A frenetic Dickies British Supersport race went down to the wire as reigning champion Tarran Mackenzie narrowly held off Alastair Seeley for a hard-fought win at Donington Park.
Less than three seconds covered the first six riders after an enthralling battle at the Leicestershire circuit, where Seeley was making his debut on the Spirit Motorcycles Moto2 machine.
The two-time British champion held off fellow Carrick man Andrew Irwin to take the runner-up spot, with Irwin celebrating his first ever Supersport rostrum on the Gearlink Kawasaki in third.
The Supersport Sprint race and BSB qualifying was cancelled on Saturday following the tragic death of Ducati TriOptions Cup rider Mick Whalley – from Kent – who was killed following a seven-rider incident. Another rider, Mike Honey, sustained multiple leg injuries.
Seeley, who is ineligible for championship points on the Spirit machine, qualified on pole in the wet on Saturday but showed he also had the pace to challenge at the front in the dry.
The 37-year-old had vowed to ‘put the cat amongst the pigeons’ after securing a late deal to remain in the British championship this year and he did exactly that.
“I think the next time I go out I’ll have to wear a gum shield because the bike was chattering its brains out,” Seeley said.
“We had to deal with a hiccup ever since we tested the bike because there’s a delay getting on the throttle and it misses a beat and splutters before it goes.
“For the Spirit Quattro team, to be arriving here for the first round and getting amongst the boys and leading a race, it’s a testament to where they are already, so a big shout out to the team for putting me here. I’ve a smile back on my face so I’m just going to enjoy it.”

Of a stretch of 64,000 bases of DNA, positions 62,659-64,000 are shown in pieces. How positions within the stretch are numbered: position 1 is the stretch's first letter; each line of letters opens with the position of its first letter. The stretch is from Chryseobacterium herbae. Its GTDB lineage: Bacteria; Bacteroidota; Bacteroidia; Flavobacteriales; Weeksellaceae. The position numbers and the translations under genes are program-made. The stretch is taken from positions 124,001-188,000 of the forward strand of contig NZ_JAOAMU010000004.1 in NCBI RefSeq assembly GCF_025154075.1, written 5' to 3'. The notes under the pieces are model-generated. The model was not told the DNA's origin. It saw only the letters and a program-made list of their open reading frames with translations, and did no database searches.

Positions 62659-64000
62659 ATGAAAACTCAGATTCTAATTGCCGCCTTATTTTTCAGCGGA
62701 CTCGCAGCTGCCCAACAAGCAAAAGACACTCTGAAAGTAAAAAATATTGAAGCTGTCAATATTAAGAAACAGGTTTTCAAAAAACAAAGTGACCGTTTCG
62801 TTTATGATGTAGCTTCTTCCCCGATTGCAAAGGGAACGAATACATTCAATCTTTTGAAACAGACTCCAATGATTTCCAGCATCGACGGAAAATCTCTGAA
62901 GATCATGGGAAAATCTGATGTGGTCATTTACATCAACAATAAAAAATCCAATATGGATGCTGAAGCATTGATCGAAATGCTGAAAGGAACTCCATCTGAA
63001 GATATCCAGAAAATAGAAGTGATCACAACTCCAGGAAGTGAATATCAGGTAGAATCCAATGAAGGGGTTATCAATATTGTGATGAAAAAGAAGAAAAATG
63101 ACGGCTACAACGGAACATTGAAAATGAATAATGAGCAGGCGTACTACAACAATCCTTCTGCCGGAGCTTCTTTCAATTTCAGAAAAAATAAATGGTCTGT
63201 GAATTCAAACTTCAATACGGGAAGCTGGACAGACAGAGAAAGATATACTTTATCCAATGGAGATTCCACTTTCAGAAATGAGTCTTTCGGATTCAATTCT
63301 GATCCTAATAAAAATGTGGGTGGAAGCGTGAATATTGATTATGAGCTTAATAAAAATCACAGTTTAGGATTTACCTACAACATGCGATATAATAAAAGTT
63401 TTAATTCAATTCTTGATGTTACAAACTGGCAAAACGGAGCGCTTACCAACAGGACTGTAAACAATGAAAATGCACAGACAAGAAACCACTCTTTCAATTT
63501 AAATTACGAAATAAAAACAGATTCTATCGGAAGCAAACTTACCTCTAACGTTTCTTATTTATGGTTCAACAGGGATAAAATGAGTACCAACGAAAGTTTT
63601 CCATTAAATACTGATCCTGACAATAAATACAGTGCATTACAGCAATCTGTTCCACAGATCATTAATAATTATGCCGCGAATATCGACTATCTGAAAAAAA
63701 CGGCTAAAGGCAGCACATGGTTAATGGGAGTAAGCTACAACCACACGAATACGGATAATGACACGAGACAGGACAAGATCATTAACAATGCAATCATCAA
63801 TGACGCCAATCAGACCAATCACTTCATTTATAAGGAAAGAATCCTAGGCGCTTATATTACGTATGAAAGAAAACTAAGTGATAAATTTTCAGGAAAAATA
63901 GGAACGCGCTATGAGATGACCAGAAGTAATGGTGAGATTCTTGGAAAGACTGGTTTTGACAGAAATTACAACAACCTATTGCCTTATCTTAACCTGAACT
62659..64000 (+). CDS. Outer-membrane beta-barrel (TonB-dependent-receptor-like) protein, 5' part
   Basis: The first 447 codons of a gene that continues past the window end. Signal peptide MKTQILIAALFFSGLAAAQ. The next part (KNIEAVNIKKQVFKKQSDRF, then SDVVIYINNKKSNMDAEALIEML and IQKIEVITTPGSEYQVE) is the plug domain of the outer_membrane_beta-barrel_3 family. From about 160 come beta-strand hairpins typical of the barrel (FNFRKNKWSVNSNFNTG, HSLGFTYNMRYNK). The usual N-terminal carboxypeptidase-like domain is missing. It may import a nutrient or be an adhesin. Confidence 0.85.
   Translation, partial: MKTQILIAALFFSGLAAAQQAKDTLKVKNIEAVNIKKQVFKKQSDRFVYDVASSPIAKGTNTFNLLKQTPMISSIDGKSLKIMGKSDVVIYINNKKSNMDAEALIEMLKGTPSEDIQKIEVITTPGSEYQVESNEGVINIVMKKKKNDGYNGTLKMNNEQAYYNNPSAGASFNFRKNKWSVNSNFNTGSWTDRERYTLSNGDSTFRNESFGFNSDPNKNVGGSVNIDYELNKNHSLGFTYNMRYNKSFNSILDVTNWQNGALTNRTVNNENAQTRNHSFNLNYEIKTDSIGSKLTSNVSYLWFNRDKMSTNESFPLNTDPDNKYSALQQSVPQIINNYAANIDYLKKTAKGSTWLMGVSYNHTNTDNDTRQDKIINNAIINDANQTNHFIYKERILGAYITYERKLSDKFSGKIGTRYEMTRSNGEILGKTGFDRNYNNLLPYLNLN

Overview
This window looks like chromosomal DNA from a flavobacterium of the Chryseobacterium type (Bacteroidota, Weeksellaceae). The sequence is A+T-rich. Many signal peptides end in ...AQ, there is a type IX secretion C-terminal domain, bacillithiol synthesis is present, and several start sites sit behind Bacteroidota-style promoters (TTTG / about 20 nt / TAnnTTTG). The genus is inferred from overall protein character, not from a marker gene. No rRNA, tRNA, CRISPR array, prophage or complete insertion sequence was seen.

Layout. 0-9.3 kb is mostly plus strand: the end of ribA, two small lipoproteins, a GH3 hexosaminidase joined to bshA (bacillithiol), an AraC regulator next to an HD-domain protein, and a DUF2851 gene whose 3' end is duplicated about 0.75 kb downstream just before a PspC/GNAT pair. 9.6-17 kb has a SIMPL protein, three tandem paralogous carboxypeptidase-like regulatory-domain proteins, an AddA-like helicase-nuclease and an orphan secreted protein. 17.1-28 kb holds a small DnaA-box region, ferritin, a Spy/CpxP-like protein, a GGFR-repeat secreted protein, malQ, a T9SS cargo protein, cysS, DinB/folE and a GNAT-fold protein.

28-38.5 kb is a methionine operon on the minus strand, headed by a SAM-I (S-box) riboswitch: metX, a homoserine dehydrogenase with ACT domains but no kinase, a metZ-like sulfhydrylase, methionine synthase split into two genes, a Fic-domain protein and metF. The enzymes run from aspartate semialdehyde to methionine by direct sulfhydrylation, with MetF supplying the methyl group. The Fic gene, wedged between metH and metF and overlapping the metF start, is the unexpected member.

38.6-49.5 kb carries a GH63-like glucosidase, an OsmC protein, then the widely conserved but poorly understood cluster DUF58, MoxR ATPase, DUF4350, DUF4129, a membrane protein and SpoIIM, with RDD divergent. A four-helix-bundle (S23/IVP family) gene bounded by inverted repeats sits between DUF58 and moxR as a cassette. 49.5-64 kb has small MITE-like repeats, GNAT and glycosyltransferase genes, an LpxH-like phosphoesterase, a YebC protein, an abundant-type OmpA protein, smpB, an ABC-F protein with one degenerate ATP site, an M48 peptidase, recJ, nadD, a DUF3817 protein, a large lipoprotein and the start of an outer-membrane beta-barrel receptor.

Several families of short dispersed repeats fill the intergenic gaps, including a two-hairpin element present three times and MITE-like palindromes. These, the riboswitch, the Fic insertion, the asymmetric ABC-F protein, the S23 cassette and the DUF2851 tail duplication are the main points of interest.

Irwin was delighted with his maiden British Supersport podium, which has made him even hungrier to challenge for his first win this season.
“It was a really good race and with two laps to go I should have let Alastair get ahead and followed him, but I wanted to win the race outright to be honest,” he said.
“It’s my first British Supersport podium and this one’s for the Ducati rider who passed away yesterday [Mick Whalley]. Thank you to the whole Gearlink Kawasaki team and all my sponsors.
“I can’t wait to win a race, hopefully some time soon.”
Seeley appeared to have made a decisive break in the race only to be reeled back in by the Kawasaki machine of Irwin, but it was Mackenzie who finally found race-winning pace in the closing stages, working his way through to the front before producing a blistering last lap to take the flag by almost one second from Seeley.
Irwin flashed over the line in third, only 0.3 seconds behind Seeley, with Benjamin Currie on the second Gearlink Kawasaki machine a close fourth.
Eglinton’s David Allingham made up rapid ground to scythe through the field, finishing in fifth place ahead of Dublin’s Jack Kennedy (MV Agusta), while Clogher man Keith Farmer was seventh on the Team Appleyard Macadam Yamaha.
Farmer is due to contest the first three rounds for the team as a replacement for the injury-hit Luke Jones.
Fermanagh’s Lee Johnston, lapping up some track miles ahead of the North West 200, was 20th on the Jackson Honda.
Meanwhile, Carl Phillips finished ninth and 12th in Saturday’s Superstock 1000 races on the MD Racing Suzuki.
Ian Hutchinson made it onto the rostrum in race three on Sunday, which was won by Richard Cooper from Danny Buchan. Robert English finished 18th, 25th and 26th in the three races on the IFS Yamaha.
In the Superstock 600 race, Robert Kennedy finished a fine fourth on the Sandown Kawasaki.
Eugene McManus Jr was third in the first British Motostar race on Saturday on his KTM. McManus finished fourth in race two, with Richard Kerr taking the runner-up spot.
Scott Swann finished 23rd and 19th in the two races.